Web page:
Star Spangled Future

I don’t know when I learned the words to the National Anthem, but I know when my children are: right now in June.  In the next month, my husband and I will be teaching our children the words to The Star Spangled Banner by Francis Scott Key.  I hope that although the words were penned after the signing of the Decleration of Independence, it will help them understand a little bit more about America’s birthday and allow them to better participate in the celebrations.

We have already talked through the song, line by line, painting a picture in the minds of our small boys about that night at Fort McHenry. They can both hum through the tune, but we still have a month to go to learn, both memorize and understand, the words.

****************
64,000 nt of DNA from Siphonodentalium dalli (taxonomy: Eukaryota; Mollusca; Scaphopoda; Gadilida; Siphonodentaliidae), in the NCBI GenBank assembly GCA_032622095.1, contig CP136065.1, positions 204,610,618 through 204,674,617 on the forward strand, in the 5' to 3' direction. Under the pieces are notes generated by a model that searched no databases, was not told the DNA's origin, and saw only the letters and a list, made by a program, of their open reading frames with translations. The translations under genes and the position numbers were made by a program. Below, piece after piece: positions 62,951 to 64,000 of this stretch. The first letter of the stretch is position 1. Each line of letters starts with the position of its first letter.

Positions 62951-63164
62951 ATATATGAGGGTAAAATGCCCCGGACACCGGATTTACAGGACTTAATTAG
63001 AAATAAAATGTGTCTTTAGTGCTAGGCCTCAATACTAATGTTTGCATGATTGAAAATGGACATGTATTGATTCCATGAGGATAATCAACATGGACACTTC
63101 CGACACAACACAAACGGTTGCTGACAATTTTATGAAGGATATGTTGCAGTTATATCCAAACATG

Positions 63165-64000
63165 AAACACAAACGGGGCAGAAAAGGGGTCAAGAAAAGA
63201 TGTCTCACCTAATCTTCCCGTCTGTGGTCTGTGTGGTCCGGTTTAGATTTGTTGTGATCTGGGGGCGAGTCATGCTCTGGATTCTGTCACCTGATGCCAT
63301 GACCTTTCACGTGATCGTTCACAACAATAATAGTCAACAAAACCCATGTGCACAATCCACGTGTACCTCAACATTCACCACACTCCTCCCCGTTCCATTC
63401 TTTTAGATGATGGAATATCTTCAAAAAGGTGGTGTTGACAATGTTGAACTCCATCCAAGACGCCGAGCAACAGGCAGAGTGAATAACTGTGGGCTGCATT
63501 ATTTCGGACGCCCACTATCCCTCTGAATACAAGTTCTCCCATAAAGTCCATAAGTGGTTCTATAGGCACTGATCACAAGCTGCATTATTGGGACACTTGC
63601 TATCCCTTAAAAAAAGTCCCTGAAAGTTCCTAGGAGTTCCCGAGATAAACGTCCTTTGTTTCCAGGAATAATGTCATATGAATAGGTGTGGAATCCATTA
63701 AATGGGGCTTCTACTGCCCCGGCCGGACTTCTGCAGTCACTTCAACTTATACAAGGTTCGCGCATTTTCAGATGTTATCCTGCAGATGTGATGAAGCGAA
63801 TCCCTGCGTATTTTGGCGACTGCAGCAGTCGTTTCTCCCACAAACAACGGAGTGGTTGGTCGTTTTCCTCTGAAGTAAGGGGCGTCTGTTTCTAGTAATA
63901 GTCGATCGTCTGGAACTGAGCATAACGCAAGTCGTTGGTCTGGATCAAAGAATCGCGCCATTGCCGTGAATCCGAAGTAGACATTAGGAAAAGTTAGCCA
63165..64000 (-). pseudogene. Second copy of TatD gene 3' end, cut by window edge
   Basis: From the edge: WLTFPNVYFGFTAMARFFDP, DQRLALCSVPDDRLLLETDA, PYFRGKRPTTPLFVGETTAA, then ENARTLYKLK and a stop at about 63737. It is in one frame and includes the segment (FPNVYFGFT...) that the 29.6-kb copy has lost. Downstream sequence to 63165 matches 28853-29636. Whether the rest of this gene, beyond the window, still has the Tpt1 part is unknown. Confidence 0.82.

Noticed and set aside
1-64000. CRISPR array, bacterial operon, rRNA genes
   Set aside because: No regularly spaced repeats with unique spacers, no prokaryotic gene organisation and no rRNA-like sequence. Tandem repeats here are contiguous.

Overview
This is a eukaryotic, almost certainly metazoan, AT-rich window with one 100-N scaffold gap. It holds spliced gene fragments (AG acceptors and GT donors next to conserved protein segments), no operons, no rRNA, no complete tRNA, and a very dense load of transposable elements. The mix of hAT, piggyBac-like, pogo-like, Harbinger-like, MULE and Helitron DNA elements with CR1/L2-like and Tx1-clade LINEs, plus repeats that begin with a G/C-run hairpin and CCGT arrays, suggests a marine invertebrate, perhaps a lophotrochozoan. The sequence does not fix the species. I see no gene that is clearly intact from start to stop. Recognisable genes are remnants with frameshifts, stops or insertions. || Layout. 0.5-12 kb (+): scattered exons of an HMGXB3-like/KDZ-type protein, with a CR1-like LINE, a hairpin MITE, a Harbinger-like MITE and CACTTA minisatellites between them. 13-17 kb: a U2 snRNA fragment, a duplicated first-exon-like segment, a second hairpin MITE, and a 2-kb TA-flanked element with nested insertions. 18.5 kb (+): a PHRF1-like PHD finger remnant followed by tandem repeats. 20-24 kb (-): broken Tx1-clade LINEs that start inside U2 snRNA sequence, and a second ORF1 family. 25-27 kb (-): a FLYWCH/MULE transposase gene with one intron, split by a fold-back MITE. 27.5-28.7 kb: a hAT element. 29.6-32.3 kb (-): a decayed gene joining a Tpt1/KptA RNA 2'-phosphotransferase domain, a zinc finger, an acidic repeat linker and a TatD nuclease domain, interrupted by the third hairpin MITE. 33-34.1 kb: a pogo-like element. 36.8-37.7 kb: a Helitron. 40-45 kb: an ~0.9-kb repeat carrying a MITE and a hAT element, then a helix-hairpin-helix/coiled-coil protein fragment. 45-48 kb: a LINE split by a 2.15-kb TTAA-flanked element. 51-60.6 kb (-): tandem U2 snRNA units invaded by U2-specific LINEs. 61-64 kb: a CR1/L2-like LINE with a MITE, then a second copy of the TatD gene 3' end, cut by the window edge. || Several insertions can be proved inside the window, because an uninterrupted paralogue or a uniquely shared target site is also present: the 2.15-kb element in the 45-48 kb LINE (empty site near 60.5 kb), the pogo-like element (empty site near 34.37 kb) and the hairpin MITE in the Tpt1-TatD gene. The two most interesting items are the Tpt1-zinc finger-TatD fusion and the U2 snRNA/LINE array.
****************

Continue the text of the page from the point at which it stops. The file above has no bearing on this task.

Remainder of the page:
In our family, we like to sing before bed, but now that I’ve found this informative article, I plan to talk more about the lyric during the daytime as well.  Perhaps we will visit their dad’s office where we keep the flag of a relative that was passed down to us and is stored beautifully in a display case. We will not be cutting it up to give to relatives.  (Is your interest piqued now?  If so, be sure to give yourself a good ten minutes to read the entire aforementioned article.)

I don’t know how old your children are or how long your relatives have lived in America. But if you would like to make the Fourth of July a more meaningful celebration, start now. Because goodness knows that Christmas decorations will be on display before you know it. Christmas in July, anyone?

Advertisements